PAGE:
“Our church teaches every adult and child that they’re responsible
to be bridge builders,” Shallenberger says. “We build a bridge to
God (through spiritual formation), a bridge to the church (through
humble service), and a bridge to the world (through effective
outreach).
Both overseas missions and personal evangelism fall under the
umbrella of building the bridge to the world.”

Missions education isn’t a one-time event. Create ongoing
awareness. Missions education isn’t resolved in a school quarter.
How can you keep children interested in a project that has no end?
Break a large missions goal-such as collecting Christian literature
– into manageable pieces.

Visuals and guest speakers in the classroom make an impression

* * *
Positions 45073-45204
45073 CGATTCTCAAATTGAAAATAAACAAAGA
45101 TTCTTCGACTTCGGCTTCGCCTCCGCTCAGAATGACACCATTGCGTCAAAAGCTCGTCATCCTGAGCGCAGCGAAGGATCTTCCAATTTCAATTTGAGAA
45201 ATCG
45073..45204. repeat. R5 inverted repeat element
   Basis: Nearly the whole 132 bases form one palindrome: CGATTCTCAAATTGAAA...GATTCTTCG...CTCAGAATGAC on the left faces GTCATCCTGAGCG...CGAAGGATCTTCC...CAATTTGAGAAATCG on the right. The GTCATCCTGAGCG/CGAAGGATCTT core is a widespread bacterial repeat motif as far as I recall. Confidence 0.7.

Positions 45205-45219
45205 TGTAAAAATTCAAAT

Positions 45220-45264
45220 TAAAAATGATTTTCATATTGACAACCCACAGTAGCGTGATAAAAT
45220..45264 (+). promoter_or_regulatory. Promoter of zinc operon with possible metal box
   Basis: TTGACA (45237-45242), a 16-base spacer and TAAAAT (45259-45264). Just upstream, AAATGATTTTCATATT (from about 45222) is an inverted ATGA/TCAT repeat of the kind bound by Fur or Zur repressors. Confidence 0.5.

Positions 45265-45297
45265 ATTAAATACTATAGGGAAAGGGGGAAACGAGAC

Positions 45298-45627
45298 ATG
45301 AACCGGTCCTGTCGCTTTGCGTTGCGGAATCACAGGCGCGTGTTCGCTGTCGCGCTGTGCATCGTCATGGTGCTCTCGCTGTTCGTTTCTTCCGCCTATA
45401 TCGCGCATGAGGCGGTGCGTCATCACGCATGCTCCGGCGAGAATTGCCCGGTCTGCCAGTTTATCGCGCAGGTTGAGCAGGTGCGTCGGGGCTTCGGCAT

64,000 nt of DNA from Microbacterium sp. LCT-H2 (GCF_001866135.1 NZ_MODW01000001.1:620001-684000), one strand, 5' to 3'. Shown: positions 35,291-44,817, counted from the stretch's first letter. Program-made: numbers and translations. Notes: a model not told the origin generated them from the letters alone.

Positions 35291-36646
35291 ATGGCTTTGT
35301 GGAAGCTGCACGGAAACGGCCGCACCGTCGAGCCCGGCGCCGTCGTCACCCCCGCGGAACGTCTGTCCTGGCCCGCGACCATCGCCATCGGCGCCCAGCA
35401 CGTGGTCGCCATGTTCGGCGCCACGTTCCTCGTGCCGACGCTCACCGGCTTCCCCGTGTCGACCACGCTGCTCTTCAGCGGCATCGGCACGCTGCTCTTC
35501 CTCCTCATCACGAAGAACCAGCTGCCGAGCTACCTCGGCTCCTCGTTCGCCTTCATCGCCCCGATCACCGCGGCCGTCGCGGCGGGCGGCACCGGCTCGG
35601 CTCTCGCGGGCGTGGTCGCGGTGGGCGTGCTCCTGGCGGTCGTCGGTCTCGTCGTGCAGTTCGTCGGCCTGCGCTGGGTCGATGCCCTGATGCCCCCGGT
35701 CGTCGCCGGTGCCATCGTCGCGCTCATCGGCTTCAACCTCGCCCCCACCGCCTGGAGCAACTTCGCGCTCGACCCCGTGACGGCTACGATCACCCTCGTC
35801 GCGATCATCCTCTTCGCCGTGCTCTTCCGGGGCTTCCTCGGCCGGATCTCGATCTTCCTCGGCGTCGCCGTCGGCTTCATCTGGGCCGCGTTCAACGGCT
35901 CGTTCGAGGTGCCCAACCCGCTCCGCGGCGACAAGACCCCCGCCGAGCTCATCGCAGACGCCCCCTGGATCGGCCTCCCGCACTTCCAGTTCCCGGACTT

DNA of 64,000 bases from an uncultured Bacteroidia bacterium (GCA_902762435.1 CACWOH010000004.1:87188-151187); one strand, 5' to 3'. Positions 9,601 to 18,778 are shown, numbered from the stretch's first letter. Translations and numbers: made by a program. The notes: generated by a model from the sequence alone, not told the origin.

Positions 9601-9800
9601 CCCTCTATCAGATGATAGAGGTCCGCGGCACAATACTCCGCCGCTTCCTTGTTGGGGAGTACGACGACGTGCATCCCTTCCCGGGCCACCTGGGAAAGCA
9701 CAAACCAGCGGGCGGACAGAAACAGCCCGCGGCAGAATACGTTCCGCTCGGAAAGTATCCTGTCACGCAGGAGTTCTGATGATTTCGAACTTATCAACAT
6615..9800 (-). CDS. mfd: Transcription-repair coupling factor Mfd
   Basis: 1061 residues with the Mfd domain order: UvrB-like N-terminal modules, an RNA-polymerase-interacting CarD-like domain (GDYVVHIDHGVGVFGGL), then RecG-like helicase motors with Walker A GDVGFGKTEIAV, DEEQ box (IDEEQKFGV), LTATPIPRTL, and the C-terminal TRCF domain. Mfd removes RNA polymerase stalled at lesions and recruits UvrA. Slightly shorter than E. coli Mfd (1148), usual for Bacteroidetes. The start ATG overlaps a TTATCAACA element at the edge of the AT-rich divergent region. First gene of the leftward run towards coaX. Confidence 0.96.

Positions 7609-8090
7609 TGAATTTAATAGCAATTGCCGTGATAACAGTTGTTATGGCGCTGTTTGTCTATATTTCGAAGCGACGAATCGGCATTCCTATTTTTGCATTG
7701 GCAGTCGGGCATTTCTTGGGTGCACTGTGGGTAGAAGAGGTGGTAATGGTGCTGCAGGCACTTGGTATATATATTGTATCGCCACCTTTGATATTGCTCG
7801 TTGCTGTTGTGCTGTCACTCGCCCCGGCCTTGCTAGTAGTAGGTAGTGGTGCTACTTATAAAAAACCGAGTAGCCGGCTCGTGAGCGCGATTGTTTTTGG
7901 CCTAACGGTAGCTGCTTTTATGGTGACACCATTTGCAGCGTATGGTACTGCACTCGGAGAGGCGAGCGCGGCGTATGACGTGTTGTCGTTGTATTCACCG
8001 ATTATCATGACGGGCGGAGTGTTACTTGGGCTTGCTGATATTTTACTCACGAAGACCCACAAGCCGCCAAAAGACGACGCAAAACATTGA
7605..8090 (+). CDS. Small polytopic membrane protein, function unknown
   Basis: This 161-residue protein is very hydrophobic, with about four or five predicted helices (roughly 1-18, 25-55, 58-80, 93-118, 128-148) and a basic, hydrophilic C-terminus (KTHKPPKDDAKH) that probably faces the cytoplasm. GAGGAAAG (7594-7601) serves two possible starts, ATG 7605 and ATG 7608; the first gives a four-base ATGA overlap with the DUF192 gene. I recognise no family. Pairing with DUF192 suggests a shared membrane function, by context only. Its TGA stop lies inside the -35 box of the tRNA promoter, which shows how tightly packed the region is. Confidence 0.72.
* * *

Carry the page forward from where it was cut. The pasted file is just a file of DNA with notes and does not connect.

on children, but what happens when kids aren’t at church?

Johnson says, “Most senior pastors see missions as a churchwide
thing, so we segment the focus in the compartments of our church
rather than in our homes, which are more appropriate places to
grasp the international, long-term focus of missions.”

Encourage parents to support the missions projects you’re doing at
church by sending home material and creating ways for kids to share
their goals and successes with the rest of the church and at home.
To squash disinterest, explain direct results from your program’s
sponsorship immediately and often.

“We also participate in missionary giving projects that children
can understand,” says Keith. “We let children write letters,
usually accompanied by pictures, to missionaries in the field. The
Internet gives us a whole new way to communicate with those in the
field…and much quicker responses.”

BEST TO COMMISSION
Ready to start or improve your missions education program? Follow
these suggestions from Larry Shallenberger.

1. Start small. Talk to your missions board and pick one
missionary family for your ministry to adopt. While a large church
might be able to support several missionaries, children can’t focus
on too many names. Consider having older children correspond with